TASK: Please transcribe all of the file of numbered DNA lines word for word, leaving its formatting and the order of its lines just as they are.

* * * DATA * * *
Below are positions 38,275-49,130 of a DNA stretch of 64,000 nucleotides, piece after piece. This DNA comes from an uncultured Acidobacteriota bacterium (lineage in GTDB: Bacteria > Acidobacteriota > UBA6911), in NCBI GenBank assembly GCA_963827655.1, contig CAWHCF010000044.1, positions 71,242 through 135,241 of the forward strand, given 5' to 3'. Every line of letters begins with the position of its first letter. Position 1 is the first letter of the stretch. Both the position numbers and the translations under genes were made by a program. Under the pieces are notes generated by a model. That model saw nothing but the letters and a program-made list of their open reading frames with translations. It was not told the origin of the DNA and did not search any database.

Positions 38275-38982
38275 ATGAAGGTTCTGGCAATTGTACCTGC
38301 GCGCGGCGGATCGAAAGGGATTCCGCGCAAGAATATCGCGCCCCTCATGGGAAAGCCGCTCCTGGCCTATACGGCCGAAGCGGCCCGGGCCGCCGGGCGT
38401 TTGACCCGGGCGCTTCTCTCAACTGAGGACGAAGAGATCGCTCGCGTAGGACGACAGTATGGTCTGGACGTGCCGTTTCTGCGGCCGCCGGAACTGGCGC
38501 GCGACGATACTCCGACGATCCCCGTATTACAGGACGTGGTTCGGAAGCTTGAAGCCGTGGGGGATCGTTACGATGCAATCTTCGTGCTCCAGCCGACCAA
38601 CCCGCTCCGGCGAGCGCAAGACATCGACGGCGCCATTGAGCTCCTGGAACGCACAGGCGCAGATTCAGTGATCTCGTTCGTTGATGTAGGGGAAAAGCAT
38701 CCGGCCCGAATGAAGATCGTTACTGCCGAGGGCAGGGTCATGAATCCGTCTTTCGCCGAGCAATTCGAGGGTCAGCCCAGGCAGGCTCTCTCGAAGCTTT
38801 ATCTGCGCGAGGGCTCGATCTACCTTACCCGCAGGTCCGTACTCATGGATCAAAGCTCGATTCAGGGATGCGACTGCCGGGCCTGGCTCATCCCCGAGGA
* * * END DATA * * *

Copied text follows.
Below are positions 38,275-49,130 of a DNA stretch of 64,000 nucleotides, piece after piece. This DNA comes from an uncultured Acidobacteriota bacterium (lineage in GTDB: Bacteria > Acidobacteriota > UBA6911), in NCBI GenBank assembly GCA_963827655.1, contig CAWHCF010000044.1, positions 71,242 through 135,241 of the forward strand, given 5' to 3'. Every line of letters begins with the position of its first letter. Position 1 is the first letter of the stretch. Both the position numbers and the translations under genes were made by a program. Under the pieces are notes generated by a model. That model saw nothing but the letters and a program-made list of their open reading frames with translations. It was not told the origin of the DNA and did not search any database.

Positions 38275-38982
38275 ATGAAGGTTCTGGCAATTGTACCTGC
38301 GCGCGGCGGATCGAAAGGGATTCCGCGCAAGAATATCGCGCCCCTCATGGGAAAGCCGCTCCTGGCCTATACGGCCGAAGCGGCCCGGGCCGCCGGGCGT
38401 TTGACCCGGGCGCTTCTCTCAACTGAGGACGAAGAGATCGCTCGCGTAGGACGACAGTATGGTCTGGACGTGCCGTTTCTGCGGCCGCCGGAACTGGCGC
38501 GCGACGATACTCCGACGATCCCCGTATTACAGGACGTGGTTCGGAAGCTTGAAGCCGTGGGGGATCGTTACGATGCAATCTTCGTGCTCCAGCCGACCAA
38601 CCCGCTCCGGCGAGCGCAAGACATCGACGGCGCCATTGAGCTCCTGGAACGCACAGGCGCAGATTCAGTGATCTCGTTCGTTGATGTAGGGGAAAAGCAT
38701 CCGGCCCGAATGAAGATCGTTACTGCCGAGGGCAGGGTCATGAATCCGTCTTTCGCCGAGCAATTCGAGGGTCAGCCCAGGCAGGCTCTCTCGAAGCTTT
38801 ATCTGCGCGAGGGCTCGATCTACCTTACCCGCAGGTCCGTACTCATGGATCAAAGCTCGATTCAGGGATGCGACTGCCGGGCCTGGCTCATCCCCGAGGA